I started a unicycler run two days ago (07/08/2023) on a set of 87 paired reads. Everything went fine (80 ok, 4 with errors) until yesterday morning when I noticed two jobs were running and 1 was waiting for quite a long time. Past issues solved themselves with time and the problem was me being impatient so I decided to wait, today these two jobs are still running and the other one is still waiting, so I suspect something’s off. Should I keep on waiting?
Thanks a lot!
If the jobs are yellow in color (executing) it is usually best to allow those to complete to get the full job logs at the end.
For gray datasets, when running larger batches of work at the public servers, it isn’t unusual for some of those jobs to queue. Some of your jobs run, then some of other people’s jobs, then more of yours, repeat until completed. Try not to rerun since rerunning always puts jobs back at the end of the queue.
And … it has been several hours now since you wrote in… is the progress better? If not, would you please confirm that you working at UseGalaxy.org? Or, describe if somewhere else.
As usual, thanks for the quick reply. I’m aware that by using a public server I’ll have to share the resources with everyone, I’m perfectly fine with it What I found curious is that the Unicycler call started quite fast and the 80 assemblies were done in the expected amount of time but then the two jobs I mention started executing (yellow) and they remained this way since.
The progress is the same as yesterday and yes, I’m working at Usegalaxy.org
Thanks for your help!
That does seem very odd. The jobs should time out after about 48 hours in the executing mode (yellow) at UseGalaxy.org. That doesn’t include the queue time (gray). So something weird is going on.
Do you want to share back a link to the history? I’ll take a look, and you can unshare after. Sharing your History
The history shows the two executing (yellow) jobs were started today. So, I’m guessing that you decided to rerun. Let those jobs run, or maybe better, start over with at least addressing the first tip below.
Two tips, both important.
- When creating a collection, try to not include characters like a Dot in the collection element identifiers. Elements are the files inside collection folders.
- Why this is important is complicated and can’t be worked around and may not impact every tool but avoid it anyway. Especially if things go wrong.
- Use the function to strip off file extensions when creating the collection or use Relabel collection identifiers if the data is already loaded. There are a few more ways to do this but it looks like you already understand how collections generally work! For others reading, please see Search GTN Materials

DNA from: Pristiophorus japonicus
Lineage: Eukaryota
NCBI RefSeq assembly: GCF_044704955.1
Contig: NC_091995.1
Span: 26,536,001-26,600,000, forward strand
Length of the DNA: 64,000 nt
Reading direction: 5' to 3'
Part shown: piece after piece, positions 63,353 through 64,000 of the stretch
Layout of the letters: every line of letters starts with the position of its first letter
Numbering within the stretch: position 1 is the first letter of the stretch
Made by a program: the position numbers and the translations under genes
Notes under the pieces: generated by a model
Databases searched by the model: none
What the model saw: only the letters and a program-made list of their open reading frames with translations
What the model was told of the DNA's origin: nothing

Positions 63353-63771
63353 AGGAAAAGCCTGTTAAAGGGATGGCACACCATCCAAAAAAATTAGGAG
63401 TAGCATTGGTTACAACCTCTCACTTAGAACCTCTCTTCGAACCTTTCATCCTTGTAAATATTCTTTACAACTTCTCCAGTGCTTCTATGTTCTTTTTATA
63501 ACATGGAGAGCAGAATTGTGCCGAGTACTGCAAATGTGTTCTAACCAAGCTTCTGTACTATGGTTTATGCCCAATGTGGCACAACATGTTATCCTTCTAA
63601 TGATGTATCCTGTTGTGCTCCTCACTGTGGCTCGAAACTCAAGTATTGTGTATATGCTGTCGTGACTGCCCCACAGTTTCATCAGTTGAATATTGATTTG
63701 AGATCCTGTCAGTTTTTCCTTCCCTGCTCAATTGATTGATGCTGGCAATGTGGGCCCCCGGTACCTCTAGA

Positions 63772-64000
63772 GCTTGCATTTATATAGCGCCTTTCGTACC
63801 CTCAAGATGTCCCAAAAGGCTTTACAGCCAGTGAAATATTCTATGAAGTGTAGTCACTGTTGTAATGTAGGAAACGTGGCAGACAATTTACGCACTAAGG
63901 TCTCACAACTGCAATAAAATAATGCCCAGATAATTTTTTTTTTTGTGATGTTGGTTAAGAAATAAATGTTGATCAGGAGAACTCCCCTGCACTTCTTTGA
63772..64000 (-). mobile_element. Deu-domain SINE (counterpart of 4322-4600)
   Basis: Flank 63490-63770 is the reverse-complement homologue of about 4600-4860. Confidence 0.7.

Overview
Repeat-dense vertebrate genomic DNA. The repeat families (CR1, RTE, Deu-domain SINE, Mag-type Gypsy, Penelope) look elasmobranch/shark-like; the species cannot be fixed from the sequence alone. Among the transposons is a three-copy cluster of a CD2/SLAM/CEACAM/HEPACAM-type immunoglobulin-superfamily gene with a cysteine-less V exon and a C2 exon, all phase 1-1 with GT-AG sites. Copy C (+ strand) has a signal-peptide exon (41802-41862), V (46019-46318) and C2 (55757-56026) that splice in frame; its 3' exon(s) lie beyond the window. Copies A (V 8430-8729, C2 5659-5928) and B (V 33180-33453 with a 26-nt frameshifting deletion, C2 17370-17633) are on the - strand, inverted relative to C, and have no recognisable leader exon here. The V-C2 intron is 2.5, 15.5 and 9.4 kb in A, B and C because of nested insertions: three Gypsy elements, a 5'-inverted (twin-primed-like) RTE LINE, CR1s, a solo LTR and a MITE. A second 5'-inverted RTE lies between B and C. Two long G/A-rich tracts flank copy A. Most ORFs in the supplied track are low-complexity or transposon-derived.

- Dashes and Underscores are Ok and your base file names otherwise looks fine.
- The assigned datatype is what matters i.e. telling the tool the data format. Only one tool wrapped in Galaxy that I know of actually interprets the dataset_name.extension directly (Prokka, due to the way the original was written). If you plan to use that tool later, search this forum for the how-to.
- Consider running some QA. At the start, or after weird behavior. Assembly is sensitive to read content, and most of those tools are also super picky in other ways (require intact pairs, etc).
- FastQC and Fastq info are good choices and check different things (read quality and intact pairs, respectively).
- That QA catches most data content/format problems at the start, or at least gives some context for assemblies that may fail or need parameter tuneups, or maybe more trimming.
- Running these before and after trimming informs about what that trimming step did (if anything!).
- Your current jobs are not failing for quality reasons but is something to know about.
Hope this helps!
Hey @jennaj !
Thanks for the reply and for checking my history. I don’t know if they were started on Friday or not but I didn’t do anything since the original Unicycler call (By the way, things are still unchanged). I usually rename file names to avoid spaces or dots but I didn’t know the extension was also read as a part of the name, I’ll remove the file extensions for the next run.
I normally do QC before and after trimming as you suggest so I also think it doesn’t have to do with quality.
I didn’t try it yet but would it be possible to download the assembled reads even if the collection hasn’t been processed as a whole? If so, I might do this and retry the assembly with the affected reads.
The jobs look failed now, so you could try rerunning.
Yes, you can filter a collection to exclude empty or failed datasets: see tools in the group Collection Operations.
Do you mean create a new collection with just those datasets that didn’t process with the batch? If yes, you can go into the hidden datasets tab in the history, unhide the inputs, create a new collection out of them, then run those. Later on if that works, you could combined the two collections together again (original results + rerun results).
That said, the usual way is to rerun those elements again while in the collection making sure to check the box to replace back into the original output collection.
And, you could get fancy with filtering by element identifiers but with so few datasets and no workflow considerations, just doing it directly might be faster.
So that’s a few ways to go forward. Hope one works out for you!
Thanks for the support. I tried rerunning but only two jobs finished. I opted for doing the assembly locally, they worked fine, maybe it was something random from the server.
Anyhow, thanks again!